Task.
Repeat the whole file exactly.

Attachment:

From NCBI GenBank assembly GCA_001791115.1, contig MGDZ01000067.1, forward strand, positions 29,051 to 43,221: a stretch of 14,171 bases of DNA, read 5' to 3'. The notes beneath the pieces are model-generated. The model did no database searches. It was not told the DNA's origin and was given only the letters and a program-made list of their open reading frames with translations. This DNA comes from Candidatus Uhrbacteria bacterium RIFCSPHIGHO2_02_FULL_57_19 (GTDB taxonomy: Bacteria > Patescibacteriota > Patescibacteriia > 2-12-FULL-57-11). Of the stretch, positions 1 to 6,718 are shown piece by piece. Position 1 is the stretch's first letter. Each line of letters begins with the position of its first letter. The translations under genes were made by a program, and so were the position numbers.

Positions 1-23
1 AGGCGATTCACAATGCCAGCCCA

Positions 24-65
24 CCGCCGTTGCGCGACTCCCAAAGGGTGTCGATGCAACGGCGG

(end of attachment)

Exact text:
From NCBI GenBank assembly GCA_001791115.1, contig MGDZ01000067.1, forward strand, positions 29,051 to 43,221: a stretch of 14,171 bases of DNA, read 5' to 3'. The notes beneath the pieces are model-generated. The model did no database searches. It was not told the DNA's origin and was given only the letters and a program-made list of their open reading frames with translations. This DNA comes from Candidatus Uhrbacteria bacterium RIFCSPHIGHO2_02_FULL_57_19 (GTDB taxonomy: Bacteria > Patescibacteriota > Patescibacteriia > 2-12-FULL-57-11). Of the stretch, positions 1 to 6,718 are shown piece by piece. Position 1 is the stretch's first letter. Each line of letters begins with the position of its first letter. The translations under genes were made by a program, and so were the position numbers.

Positions 1-23
1 AGGCGATTCACAATGCCAGCCCA

Positions 24-65
24 CCGCCGTTGCGCGACTCCCAAAGGGTGTCGATGCAACGGCGG